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Capitol Fight Over Capital Gains

QUESTION: How realistic is it that the drastic capital gains changes proposed for the new tax laws will actually come to pass? Are capital gains really likely to be 100% taxed, just as ordinary income is? Or is a compromise between the current 40% and the proposed 100% likely?--M. R.

ANSWER: You can expect one last push by lobbyists to restore this controversial tax break, which Sen. Bob Packwood (R-Ore.) has blasted as “the biggest loophole for the rich.” But don’t bet your house on that challenge succeeding.

Remember that just three months ago most Americans had written off tax reform. And now, of course, it is certain that the nation’s tax laws are about to be drastically altered. Only their exact form is uncertain.

Senators central to the tax reform movement say no single provision of the Senate-passed tax reform bill has stirred as much 11th-hour lobbying as that eliminating the preferential tax treatment of capital gains. They predict an even better-focused push over the next three weeks as Senate and House members prepare to work out their two versions in a conference committee.

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Leading the lobbying push are the American Council for Capital Formation, a group of large corporations, Wall Street firms and venture capitalists; the Securities Industries Assn.; the American Electronics Assn., and the National Venture Capital Assn. You might consider contacting one or more of those groups if you still want to get in your two cents’ worth.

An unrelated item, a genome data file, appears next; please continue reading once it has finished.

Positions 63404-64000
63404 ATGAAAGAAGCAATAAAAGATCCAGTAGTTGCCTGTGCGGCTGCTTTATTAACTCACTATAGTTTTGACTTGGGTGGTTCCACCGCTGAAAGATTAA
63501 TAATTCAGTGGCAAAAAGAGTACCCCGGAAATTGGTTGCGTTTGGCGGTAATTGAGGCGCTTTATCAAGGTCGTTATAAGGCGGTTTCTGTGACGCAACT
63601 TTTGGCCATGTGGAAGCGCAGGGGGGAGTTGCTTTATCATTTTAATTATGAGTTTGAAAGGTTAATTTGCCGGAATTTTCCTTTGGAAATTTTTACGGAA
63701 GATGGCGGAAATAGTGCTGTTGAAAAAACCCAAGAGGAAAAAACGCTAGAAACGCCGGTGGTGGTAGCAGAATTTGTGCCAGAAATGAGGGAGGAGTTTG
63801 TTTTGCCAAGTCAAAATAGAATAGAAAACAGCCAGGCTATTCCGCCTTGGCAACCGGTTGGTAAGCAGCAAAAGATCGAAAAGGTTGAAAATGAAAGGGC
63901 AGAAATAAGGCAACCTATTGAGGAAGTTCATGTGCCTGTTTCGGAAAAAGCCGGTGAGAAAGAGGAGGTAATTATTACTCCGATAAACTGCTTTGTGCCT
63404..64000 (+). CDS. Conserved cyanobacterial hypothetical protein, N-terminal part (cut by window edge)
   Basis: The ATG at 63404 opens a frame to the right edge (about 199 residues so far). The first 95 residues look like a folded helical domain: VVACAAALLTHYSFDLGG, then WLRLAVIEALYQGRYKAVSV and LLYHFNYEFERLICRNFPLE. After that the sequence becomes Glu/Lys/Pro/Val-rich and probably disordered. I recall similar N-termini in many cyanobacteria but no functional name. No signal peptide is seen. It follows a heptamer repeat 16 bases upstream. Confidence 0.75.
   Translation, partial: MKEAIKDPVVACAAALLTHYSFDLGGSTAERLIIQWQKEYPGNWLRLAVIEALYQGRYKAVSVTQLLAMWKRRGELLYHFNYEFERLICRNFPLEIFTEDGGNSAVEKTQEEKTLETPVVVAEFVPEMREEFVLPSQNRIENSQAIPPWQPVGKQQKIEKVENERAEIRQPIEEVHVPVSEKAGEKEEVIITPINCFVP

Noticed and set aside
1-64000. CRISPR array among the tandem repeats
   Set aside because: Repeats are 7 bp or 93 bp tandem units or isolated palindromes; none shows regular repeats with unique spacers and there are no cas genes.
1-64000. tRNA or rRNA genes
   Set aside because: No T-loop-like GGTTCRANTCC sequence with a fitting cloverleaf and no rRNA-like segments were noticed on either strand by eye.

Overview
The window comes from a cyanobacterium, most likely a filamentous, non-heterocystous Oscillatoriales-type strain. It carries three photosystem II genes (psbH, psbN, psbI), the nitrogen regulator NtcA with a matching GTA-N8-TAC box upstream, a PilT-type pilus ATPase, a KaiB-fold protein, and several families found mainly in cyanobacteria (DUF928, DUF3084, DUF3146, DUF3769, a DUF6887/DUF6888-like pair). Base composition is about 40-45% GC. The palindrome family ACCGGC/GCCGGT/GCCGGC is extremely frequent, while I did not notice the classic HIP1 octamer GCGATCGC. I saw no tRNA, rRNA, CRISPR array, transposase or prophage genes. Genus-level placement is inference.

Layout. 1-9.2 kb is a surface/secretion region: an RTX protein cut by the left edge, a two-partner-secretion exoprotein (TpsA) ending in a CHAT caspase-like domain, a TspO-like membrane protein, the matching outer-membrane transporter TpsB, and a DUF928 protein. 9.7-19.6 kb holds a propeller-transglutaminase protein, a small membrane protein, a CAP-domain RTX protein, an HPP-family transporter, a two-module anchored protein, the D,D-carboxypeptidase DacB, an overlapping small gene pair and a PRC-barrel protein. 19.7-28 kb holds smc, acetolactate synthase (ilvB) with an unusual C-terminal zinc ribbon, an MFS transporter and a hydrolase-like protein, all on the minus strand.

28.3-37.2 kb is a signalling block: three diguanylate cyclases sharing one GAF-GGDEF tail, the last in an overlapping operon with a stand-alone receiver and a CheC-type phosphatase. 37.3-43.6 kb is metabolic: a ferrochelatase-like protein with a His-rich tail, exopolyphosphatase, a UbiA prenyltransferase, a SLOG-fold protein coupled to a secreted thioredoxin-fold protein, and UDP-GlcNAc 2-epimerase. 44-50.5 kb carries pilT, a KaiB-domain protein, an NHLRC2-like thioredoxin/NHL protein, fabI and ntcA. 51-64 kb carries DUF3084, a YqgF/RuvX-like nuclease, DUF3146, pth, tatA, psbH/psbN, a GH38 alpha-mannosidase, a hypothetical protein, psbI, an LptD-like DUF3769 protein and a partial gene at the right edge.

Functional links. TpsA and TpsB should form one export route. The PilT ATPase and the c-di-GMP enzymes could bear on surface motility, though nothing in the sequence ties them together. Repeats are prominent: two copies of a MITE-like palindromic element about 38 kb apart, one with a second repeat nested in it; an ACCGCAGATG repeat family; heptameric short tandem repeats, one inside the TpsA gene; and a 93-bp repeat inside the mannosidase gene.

On the capital-gains front, there are major differences between the House and Senate versions. The House bill retains the preferential treatment. The Senate does not.

Capital gains--the profits realized from the sale or exchange of capital assets, most commonly securities or real estate--are currently taxed at a maximum rate of 20% if the assets are held for at least six months before being sold. (Only 40% of such income is taxed, and the current top tax rate is 50%; thus the 20% maximum tax rate for capital gains. The maximum rate on wages is 50%.) Why the break? To encourage people to invest in real estate and in the stock of corporations.

The House proposes to raise the capital gains tax rate slightly--to 22%. The Senate bill would tax capital gains at the same rate as wages, eliminating any preference for capital gains.

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But don’t forget that one of the cornerstones of the proposed tax reform is significantly lower tax rates. The Senate proposes that the maximum rate be 27%. So, capital gains would be taxed no higher than 27%, not obscenely higher than the current 20% maximum. The gap would be much wider under the House version since that bill proposes a maximum rate of 38%.

Q: I know that if the Senate version of tax reform becomes law, my IRA contributions are no longer tax-deductible. But I would keep contributing anyway because tax due on the interest those contributions generate is still deferred. My question is this: For those of us who sometimes borrow the money to make the yearly IRA contribution, will the interest charge on those loans continue to be tax deductible?--I. W.

A: No. Under the Senate plan, interest on loans used to fund an IRA would no longer be tax-deductible--just as IRA contributions by employees with employer-sponsored retirement plans would not be.

The Senate plan would end all deductions of consumer interest expenses, which are fully deductible under current law. The consumer interest category includes interest payments on such things as cars and charge-card purchases. Interest on money borrowed for investment would still be deductible by some investors--to the extent that the investor has investment income.

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The House plan is less restrictive on interest expense deductibility. It would limit the deduction of all types of interest expenses to $20,000 over the amount of investment income reported by a couple filing a joint return.

Debra Whitefield cannot answer mail individually but will respond in this column to financial questions of general interest. Do not telephone. Write to Money Talk, Los Angeles Times, 780 Third Ave., Suite 3801, New York, N.Y. 10017.


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